It was around this time that Keddy attended her first coaching workshop. “I went as staff officer to the workshop and was very interested in the concept of coaching conversations in our organisation and in the research that demonstrated that many successful organisations had extensive coaching programmes for leaders,” she recalls. “I reported back to Bill [Griffiths], who is also a firm believer in the benefits of coaching, and set up a meeting between him, Tony Nelson from the Learning and Skills Council and Shaun Lincoln from the Centre for Excellence in Leadership (CEL).”
This meeting was to be a turning point both for leadership in the Met and for Keddy: it led to 12 police officers and other staff, including Griffiths and Keddy, attending a three-day solution-focused coaching course with CEL.
This, in turn, led to the launch of a pilot coaching programme, with 36 coaching clients selected from across four Metropolitan boroughs. This was to be Keddy’s pet project alongside her staff officer role. “I went to speak with the senior management teams [in each borough] to explain what we wanted to do,” she recounts. “I didn’t want [the coaching] to be considered remedial but sold it as a development opportunity. They bit our hands off to be part of it.”
Keddy’s research had revealed that although coaching was already taking place in the Met, with many senior leaders having external coaches, it was a service they had obtained for themselves either outside of the Met entirely or via their operational unit. “There were oases of good practice but essentially they were all doing different stuff,” she says. The pilot was a success. Coaching clients reported improvements in problem-solving, motivation and overall self-confidence, while coaches said they felt it had a positive impact on their own behaviour as leaders, with some indicating their behaviour was more likely to be consistent with the Met’s newly defined values as a result (see Met pilot ‘a success’ , Coaching at Work, vol 2, issue 5).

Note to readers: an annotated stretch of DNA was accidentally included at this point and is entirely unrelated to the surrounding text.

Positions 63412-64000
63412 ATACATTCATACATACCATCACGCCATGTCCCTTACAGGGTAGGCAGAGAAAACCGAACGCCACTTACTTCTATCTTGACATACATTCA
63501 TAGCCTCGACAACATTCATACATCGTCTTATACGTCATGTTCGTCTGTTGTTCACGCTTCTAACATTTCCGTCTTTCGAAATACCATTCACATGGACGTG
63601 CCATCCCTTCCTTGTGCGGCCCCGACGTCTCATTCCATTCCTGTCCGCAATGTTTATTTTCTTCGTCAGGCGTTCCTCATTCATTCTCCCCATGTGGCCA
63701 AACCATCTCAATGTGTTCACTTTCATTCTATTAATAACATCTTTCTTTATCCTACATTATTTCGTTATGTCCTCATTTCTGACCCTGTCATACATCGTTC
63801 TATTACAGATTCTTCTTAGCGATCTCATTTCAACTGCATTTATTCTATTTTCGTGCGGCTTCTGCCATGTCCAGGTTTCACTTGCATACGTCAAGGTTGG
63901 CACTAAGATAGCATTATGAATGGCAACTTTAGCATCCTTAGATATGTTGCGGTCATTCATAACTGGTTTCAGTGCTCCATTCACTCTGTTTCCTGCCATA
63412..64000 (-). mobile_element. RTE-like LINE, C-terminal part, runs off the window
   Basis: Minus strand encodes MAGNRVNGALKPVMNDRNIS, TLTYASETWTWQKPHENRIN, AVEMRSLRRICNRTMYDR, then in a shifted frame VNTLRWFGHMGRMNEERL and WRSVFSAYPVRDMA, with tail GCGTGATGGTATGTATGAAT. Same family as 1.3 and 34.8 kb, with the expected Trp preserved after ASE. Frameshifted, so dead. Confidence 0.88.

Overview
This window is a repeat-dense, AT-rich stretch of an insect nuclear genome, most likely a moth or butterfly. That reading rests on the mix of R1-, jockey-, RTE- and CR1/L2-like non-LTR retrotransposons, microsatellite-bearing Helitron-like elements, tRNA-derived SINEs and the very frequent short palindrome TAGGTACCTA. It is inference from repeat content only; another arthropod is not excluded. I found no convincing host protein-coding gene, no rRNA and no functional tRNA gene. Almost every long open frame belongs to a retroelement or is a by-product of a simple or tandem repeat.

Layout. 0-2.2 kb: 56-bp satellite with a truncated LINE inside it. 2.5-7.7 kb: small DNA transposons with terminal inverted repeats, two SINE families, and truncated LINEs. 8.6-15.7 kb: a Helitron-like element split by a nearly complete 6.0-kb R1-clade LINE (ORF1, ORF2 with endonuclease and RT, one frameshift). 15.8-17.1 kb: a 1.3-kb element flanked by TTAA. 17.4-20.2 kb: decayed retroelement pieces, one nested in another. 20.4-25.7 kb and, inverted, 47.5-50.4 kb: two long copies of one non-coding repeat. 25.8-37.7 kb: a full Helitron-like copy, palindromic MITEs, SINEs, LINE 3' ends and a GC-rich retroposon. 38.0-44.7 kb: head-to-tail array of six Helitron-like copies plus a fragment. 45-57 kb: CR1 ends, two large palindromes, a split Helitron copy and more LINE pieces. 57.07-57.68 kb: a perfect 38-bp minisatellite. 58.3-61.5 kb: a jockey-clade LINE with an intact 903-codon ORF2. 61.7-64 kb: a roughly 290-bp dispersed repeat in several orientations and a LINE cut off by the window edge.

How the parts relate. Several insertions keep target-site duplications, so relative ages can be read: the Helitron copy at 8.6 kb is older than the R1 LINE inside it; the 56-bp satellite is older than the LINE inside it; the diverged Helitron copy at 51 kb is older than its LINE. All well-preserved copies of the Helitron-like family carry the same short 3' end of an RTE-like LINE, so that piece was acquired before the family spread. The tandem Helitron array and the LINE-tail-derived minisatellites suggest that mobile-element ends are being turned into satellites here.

The Met’s Leadership Academy, under whose remit the coaching programme falls, is now training a further 25 internal coaches and a four-day programme to train internal coaches, based on the European Mentoring & Coaching Council’s competencies, took place in October. Some 97 applications were received for the 12 available places.
“I believe coaching will be the glue that joins the organisation together,” Keddy says. “The benefits include more time for managers, for staff to maximise the way they work, better use of resources, better staff motivation, raised morale and much more. “The Morris inquiry put the Met under scrutiny and recommended more support and leadership. And that is what the academy is addressing.”